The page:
We’ve been hoarding all of the photos from the R32 GTR build and figured now would be as good a time as ever to share them with you in this project update! This has been an extensive build process and we have documented a lot of it in these photographs throughout the past several months. When we left off last blog post, the car had its RB26 heart removed for disassembly and to be rebuilt for the power goals the customer had in mind.As the car sits now, it just needs a few more things buttoned up in the engine bay and the drivetrain for it to be ready to finally fire up for the first time. Check out the extensive coverage below!
The least glamorous part of this build had to have been replacing the CV boots on the axles.
Bad CV boots with many many years of goop built up were bound to be a problem.
Cleaning up all of the internal components in the boot was the first step to making the axles good as new.
So much better! At least before we lather in new axle grease.
Driveshaft shop boots were a direct fit on the R32 axles.
Good as new!
We opted for the Tomei HICAS lock out kit, and pulled off all of the useless HICAS junk from under the car.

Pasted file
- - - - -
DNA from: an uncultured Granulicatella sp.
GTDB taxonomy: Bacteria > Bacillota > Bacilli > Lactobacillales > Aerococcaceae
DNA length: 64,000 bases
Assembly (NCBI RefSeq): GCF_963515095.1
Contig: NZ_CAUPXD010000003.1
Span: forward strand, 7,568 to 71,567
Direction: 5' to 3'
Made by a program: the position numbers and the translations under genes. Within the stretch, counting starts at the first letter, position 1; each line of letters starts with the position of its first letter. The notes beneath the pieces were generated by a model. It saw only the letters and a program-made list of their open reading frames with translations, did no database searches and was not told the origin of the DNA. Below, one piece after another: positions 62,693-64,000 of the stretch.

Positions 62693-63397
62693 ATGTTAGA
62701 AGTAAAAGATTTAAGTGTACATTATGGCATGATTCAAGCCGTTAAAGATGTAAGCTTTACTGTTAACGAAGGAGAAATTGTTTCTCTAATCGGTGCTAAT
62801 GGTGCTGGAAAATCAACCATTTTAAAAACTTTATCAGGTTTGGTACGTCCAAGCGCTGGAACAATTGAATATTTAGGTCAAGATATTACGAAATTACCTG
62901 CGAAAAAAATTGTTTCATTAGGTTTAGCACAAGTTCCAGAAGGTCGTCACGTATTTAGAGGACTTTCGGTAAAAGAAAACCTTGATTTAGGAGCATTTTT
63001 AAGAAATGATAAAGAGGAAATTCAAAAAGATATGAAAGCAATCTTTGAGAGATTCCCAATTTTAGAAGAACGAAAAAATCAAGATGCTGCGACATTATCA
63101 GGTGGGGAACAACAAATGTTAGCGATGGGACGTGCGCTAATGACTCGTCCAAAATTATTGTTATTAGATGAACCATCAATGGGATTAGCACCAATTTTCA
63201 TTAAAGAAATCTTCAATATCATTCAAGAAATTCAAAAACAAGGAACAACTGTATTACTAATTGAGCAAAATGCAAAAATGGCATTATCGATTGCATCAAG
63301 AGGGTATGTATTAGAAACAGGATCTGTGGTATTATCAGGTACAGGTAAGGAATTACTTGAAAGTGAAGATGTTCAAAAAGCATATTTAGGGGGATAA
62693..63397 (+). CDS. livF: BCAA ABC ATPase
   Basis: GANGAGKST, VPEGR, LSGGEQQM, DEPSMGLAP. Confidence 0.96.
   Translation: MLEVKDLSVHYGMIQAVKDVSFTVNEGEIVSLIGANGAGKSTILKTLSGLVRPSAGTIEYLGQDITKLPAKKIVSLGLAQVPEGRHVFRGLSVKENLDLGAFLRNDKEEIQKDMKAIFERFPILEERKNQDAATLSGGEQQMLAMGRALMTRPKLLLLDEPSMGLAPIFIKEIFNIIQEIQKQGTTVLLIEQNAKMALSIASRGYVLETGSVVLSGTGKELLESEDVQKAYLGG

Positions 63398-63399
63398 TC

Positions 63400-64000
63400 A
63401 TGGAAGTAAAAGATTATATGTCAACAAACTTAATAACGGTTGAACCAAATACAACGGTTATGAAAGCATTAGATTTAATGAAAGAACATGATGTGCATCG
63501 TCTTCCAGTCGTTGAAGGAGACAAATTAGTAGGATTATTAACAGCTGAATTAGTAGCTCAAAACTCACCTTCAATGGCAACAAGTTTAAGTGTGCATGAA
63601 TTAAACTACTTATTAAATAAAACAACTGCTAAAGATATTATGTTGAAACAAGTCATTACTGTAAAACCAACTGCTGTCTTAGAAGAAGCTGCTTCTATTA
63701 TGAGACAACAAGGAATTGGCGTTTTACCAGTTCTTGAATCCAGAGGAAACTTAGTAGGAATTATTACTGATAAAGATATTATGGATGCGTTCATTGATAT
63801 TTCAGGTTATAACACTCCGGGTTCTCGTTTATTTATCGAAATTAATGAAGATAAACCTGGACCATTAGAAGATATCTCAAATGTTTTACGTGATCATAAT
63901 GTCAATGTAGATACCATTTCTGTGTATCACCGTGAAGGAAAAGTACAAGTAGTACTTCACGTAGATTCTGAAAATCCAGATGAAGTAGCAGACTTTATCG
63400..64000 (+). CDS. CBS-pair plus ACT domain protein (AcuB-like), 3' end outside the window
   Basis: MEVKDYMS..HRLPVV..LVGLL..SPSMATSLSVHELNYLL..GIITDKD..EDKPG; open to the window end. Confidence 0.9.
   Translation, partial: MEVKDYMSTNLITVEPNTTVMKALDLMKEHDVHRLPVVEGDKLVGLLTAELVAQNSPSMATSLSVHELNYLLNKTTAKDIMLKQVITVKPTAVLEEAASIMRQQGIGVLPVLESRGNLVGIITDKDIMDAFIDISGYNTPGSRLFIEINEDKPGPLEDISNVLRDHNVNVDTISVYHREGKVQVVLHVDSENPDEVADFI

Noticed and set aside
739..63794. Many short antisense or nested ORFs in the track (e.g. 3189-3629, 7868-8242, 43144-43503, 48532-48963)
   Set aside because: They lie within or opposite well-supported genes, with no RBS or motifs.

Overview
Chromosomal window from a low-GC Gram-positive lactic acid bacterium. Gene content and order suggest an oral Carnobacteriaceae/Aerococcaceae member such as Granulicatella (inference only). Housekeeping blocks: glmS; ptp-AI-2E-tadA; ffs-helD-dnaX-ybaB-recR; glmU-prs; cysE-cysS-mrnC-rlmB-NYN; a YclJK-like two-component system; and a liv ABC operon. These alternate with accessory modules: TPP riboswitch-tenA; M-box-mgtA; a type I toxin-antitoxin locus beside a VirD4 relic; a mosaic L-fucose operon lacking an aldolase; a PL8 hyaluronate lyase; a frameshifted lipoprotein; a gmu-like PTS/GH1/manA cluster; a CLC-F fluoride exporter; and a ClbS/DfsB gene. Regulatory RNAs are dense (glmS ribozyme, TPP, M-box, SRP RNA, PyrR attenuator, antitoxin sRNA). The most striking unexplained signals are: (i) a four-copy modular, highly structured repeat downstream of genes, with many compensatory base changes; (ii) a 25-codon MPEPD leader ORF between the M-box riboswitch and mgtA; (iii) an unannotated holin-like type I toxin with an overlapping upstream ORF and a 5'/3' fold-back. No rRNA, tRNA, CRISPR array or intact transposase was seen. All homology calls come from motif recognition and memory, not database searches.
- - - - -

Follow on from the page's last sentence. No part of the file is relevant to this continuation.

We had to de-vein the HICAS pump as well so it wouldn’t build pressure.
More nitty-gritty work, replacing the bushings in the rear knuckles. All of the old OEM bushings were replaced with Energy Suspension bushings.
Stock suspension arms were swapped out for Stance USA arms with Aurora Bearings, the toughest bearings on the planet. Seriously, NASA uses these as bearings as well as the US Military. Badass.
Here are some of the products we are throwing on the car! We photographed them in the studio first before putting them on the car, if you have any inquires for any of the products used in the R32 build feel free to contact us email@example.com.
Now for the fun part!
Few things are as pleasing to look at as a freshly decked block with new internals.
A Tomei oil pan baffle plate ensures that the oil pump won’t run dry when the car is taking a hard corner.
Head on the block, Tomei Poncams installed!
Originally, we sourced cams from the Mine’s Japan torque monster R34 GTR. These were super rare and discontinued cam shafts that, by luck, we were able to find. Unfortunately, shipping them to the US in a timely manner proved to be a problem and we ordered the famous Tomei Poncams to be sent out with the head to the machine shop. The Mine’s cams were backlogged 3 months, and that would have put the whole build process on a drastic hold. The Mine’s cams sold immediately when they landed stateside and went to a good home. <3
Brand new OEM Nissan engine components look so damn good. The silver matte aluminum gives a really bright and clean look. At least for now,once the car will be driven it will get dirty right away. Here our lead technician is installing the questionably shaped water pump assembly.
We swear by the ATI super damper on all of our engines. At certain speeds the vibrations from the engine and crankshaft sync resulting in resonance, which can cause crankshaft failure, which we do not want.